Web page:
Blockchain Technology: The Future Is Here

Blockchain Technology: The Future Is Here

Blockchain technology has turned into a buzzword recently. Now that everyone is talking about distributed ledgers and their disruptive potential, what follows?

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Blockchain technology has turned into a buzzword recently. Now that everyone is talking about distributed ledgers and their potential, what follows? Professional services company Deloitte issued a report that might give us some answers.

Blockchain Adoption Is Rising

More and more businesses and individuals recognize blockchain`s transformative power – they look to use the technology for a bunch of new services and platforms. For example, both private and public organizations could use it to share information securely with others, exchange assets, and offer digital contracts. Individuals might benefit from distributed ledgers when it comes to managing their financial, medical, and legal records. It is even speculated that the trendy distributed ledgers could replace banks, credit agencies, and other traditional intermediaries. Nowadays, blockchain technology is disrupting literally every industry sector – from banking to retail. Check out some examples of the tech`s applications in different sectors:

  • Europe’s largest shipping port, Rotterdam, has founded a research lab to study the technology’s applications in logistics.
  • Utilities in North America and Europe are deploying blockchain to trade energy futures and manage billing at electric vehicle charging stations.
  • Blockchain is disrupting social media by allowing users to own and control their images and content.
  • Blockchain consortiums such as the Enterprise Ethereum Alliance, Hyperledger Project, R3, and B3i, are developing an array of enterprise blockchain solutions.

The adoption of the technology is gaining traction as the list of adopters continues to grow. Gartner Inc. foresees that blockchain`s business value-add will increase to $176 billion by 2025, as Deloitte wrote.

However, despite the growing number of platforms and protocols in the marketplace, no single solution has taken the leading role. As a result, we see no technical or process standards in the field. These operational obstacles reportedly stop companies from developing clear business plans around blockchain technology or joining forces with ecosystem partners for mass adoption. But how can organizations deal with these problems? The approaches vary depending on the particular sector and its concrete needs. Nevertheless, three main trends can be observed:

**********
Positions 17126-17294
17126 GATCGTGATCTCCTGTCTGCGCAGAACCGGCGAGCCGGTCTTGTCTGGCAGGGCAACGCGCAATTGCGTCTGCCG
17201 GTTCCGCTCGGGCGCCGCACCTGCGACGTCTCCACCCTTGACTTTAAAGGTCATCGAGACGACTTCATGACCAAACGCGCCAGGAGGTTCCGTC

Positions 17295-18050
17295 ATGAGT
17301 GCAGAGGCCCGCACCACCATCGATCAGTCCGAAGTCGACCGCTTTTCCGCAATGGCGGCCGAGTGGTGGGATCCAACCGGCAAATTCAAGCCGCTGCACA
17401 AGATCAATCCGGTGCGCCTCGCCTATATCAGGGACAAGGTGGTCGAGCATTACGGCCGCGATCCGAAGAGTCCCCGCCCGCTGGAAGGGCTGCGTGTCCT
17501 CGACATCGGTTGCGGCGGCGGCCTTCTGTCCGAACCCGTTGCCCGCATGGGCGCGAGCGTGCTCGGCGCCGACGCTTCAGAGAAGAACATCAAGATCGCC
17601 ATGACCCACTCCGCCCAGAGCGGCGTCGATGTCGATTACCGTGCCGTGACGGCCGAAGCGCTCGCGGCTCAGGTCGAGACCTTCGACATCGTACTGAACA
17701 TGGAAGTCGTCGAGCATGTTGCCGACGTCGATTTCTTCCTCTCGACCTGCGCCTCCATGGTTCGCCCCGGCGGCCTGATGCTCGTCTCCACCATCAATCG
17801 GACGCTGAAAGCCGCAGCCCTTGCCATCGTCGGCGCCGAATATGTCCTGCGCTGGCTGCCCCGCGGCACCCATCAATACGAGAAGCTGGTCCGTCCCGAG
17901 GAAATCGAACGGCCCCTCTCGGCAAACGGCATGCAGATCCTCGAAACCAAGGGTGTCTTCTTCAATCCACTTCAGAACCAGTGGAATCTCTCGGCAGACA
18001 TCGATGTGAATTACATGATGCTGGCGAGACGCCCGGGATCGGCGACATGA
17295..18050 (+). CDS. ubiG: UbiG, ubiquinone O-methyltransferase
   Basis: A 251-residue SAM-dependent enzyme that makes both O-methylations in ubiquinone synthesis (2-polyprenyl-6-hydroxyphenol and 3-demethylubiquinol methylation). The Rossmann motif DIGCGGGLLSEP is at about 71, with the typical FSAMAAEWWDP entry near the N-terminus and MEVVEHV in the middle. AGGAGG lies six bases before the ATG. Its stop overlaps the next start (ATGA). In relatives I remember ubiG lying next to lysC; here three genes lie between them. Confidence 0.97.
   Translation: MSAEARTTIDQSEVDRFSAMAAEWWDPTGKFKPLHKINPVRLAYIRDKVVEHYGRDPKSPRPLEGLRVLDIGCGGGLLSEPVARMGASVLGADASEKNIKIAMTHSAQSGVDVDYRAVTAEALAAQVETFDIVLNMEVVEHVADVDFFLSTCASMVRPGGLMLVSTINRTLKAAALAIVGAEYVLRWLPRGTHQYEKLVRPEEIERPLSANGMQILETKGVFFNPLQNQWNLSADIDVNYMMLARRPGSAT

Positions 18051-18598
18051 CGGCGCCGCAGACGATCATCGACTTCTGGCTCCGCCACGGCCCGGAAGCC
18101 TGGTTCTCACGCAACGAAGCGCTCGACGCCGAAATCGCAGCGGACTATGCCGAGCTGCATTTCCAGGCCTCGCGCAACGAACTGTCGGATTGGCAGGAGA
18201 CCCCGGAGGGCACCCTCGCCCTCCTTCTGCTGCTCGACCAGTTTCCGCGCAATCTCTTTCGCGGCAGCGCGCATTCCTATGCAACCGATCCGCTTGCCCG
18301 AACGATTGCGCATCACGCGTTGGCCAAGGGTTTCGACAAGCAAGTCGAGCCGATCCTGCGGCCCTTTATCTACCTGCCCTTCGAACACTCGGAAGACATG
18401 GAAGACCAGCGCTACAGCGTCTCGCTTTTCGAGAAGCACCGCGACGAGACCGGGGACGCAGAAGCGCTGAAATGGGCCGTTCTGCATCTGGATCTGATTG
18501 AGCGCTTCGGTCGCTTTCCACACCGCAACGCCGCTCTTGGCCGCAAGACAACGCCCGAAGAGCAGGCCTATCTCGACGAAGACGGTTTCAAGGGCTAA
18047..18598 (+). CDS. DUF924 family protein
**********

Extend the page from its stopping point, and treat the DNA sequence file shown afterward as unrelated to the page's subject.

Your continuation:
• Focus blockchain development resources on use cases with a clear path to commercialization
  • Push for standardization in technology, business processes, and talent skillsets
  • Work to integrate and coordinate multiple blockchains within a value chain

Once we find solutions to the major obstacles, large-scale blockchain adoption will follow.

Commercializing The Chain

According to Deloitte`s study, blockchain technology is heading towards mass adoption. In particular, they state:

“In the coming months, as the trend toward mass adoption progresses, expect to see more use cases emerge that focus on enterprise-specific applications that meet unique value chain issues across organizations.“

Speaking of commercial potential, chief information officers (CIOs) can make an assessment of their blockchain use cases by answering the following questions:

  • How does this use case enable our organization’s strategic objectives over the next five years?
  • What does my implementation roadmap look like? Moreover, how can I design that roadmap to take use cases into full production and maximize their ROI?
  • What specialized skillsets will I need to drive this commercialization strategy? Where can I find talent who can bring technical insight and commercialization experience to initiatives?
  • Is IT prepared to work across the enterprise (and externally with consortium partners) to build PoCs that deliver business value?
  • It is expected that more companies will start exploring opportunities for blockchain commercialization despite short-term challenges like the lack of standardization in technology and skills.
  • Companies could deal with these hinders and manage to integrate and coordinate many blockchains within a single value chain.

The full report is available here.

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